Many factors usually cause missed or delayed diagnosis: low clinical awareness or suspicion of the disease as it is one of the most neglected tropical diseases [30]. The vague or nonspecific gastrointestinal and pulmonary manifestation of the infection include abdominal pain, diarrhea, vomiting, bowel obstruction, paralytic ileus, protein losing enteropathy, and pneumonia [11]. The low sensitivity of the usual single stool analysis is about 30%, so multiple samples should be analyzed [31],[32]. Also, the serological tests do not specify the stage of the infection if it is recent, remote, current, or resolved and may elicit false-negative results [33], and the duodenal endoscopic findings in case of strongyloidiasis may include edema, erythema, swollen folds, granule, polyp, hemorrhage, megaduodenum, stenosis, deformity, erosions, or ulcers [11], but these findings are not pathognomonic as it may also appear unremarkable when the immunity is compromised [34].

The diagnosis is made by jejunal or duodenal biopsy in 90% [20]. So pathologists have to know developmental stages and morphological features of helminths to avoid misdiagnosis [35].

The diagnostic features of S. stercoralis in gastric or duodenal biopsy include intense basophilic staining of rhabditoid and filariform larvae, eggs, and adult worms in various planes present in the same specimen within the crypts. Eggs show thin transparent cuticle containing morula, tadpole, or rhabditoid embryo. Adult female worms may show the uterus, ovary, intestine, and thin muscular layer [36].

Histopathological examination of intestinal biopsy in the case of S. stercoralis reveals mucosal changes like crypt distortion, ulceration, villous atrophy, and lamina propria infiltration with plasma cells and eosinophils [35],[37],[38]. Our case showed marked crypt distortion, villous atrophy, and focal erosions in addition to cribriform formation without remarkable ulceration. Lamina propria showed moderate eosinophilic infiltration together with mononuclear inflammatory cells.

It is necessary to prove or exclude whether the associated changes are reactive or neoplastic, because the chronic infections with viruses, bacteria, and parasites contribute to 18% of all cancers [39]. Three helminthic infections are classified as carcinogenic to humans: Schistosoma haematobium is associated with urinary bladder cancer; and Clonorchis sinensis and Opisthorchis viverrini are associated with cholangiocarcinoma [40].

In vitro studies have shown that substances secreted or excreted by many nematode species may stimulate proliferation of tumor cell lines [41]. Also, in the past S. stercoralis has been associated and seen on gastric adenocarcinoma, atrophic gastritis, and its larvae have been isolated from the bile of patients with biliary tract carcinoma [36],[42],[43].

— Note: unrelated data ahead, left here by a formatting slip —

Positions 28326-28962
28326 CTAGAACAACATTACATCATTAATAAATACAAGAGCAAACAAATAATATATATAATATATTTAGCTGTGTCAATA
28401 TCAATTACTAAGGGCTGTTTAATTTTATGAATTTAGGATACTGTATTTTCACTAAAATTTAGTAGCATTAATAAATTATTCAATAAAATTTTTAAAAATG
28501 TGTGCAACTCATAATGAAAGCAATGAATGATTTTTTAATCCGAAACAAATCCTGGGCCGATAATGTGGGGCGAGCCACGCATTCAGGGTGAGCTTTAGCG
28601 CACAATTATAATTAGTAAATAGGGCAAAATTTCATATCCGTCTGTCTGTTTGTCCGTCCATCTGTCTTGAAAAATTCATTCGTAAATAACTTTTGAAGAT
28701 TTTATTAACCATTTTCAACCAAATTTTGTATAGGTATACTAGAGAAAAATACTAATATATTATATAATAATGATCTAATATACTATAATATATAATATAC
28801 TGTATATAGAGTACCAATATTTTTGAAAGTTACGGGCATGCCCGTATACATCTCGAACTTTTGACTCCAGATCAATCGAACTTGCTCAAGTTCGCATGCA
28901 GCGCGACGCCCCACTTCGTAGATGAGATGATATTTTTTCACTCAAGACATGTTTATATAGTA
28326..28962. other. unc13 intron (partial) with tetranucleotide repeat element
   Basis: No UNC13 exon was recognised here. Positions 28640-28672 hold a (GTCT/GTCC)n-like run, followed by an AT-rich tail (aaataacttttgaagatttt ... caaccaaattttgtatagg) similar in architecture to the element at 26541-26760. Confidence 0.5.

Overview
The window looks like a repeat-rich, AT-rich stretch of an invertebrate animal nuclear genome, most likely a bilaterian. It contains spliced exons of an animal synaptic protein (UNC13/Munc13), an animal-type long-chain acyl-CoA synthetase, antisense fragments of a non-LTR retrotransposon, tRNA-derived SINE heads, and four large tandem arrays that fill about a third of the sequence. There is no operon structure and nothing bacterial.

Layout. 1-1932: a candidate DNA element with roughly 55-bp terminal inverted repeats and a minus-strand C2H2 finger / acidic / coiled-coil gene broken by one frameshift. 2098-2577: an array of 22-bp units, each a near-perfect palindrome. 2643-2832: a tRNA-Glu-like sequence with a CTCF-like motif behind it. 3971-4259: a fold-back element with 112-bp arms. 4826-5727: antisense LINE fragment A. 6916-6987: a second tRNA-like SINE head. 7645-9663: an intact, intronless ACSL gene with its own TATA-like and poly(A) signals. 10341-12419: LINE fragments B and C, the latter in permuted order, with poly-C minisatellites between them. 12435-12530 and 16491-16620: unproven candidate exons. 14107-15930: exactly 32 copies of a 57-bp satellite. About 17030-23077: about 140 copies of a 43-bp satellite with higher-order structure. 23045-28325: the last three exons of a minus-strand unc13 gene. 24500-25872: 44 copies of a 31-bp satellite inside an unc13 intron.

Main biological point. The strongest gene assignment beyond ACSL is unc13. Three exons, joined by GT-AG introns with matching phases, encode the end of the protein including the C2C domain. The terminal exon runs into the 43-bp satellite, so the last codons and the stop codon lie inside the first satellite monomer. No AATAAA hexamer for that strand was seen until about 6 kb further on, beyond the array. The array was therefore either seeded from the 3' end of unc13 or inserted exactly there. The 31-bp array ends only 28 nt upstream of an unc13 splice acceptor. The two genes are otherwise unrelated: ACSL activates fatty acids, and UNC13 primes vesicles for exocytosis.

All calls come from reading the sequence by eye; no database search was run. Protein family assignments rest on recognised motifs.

The degree of the mentioned reactive mucosal atypical pathologic changes appears to be related to the intensity of the infection [36], especially when associated with vesicular nuclei, surface maturation, and myxoinflammatory stroma [44]; our case also showed some borderline nonconclusive criteria like pleomorphism, pseudostratification, overlapping nuclei, and loss of polarity, which are not conclusive or could be categorized as indefinite for dysplasia [44].

But it additionally exhibited findings which are highly suggestive of dysplasia including stratified pleomorphic columnar epithelium without surface maturation − in the areas away from erosions − focal hyperchromatic nuclei with high nuclear-to-cytoplasmic ratio [44]. We also have architectural complexity and focal cribriform as a sign of high-grade dysplasia [45]. Other dysplastic changes that were not encountered are irregular nuclear contour and abnormal mitosis [44].

Again, histological diagnosis can be easily made with little awareness and training. We also initiate a term Strongyloma to increase the pathologists’ attention to this disease dilemma.


  Conclusion Top


S. stercoralis is a treatable infection and should be cared for because of the fatal consequences of the complicated disease.

Pathologists have a major role in its detection via histopathological examination of the intestinal biopsy.

Mucosal changes are not usually reactive; however, it may show dysplasia or even frank malignancy.

Further studies in these rural areas are required for the estimation of incidence and probable endemicity.

Financial support and sponsorship

Nil.

Conflicts of interest

There are no conflicts of interest.



 
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    Figures

  [Figure 1], [Figure 2], [Figure 3], [Figure 4], [Figure 5]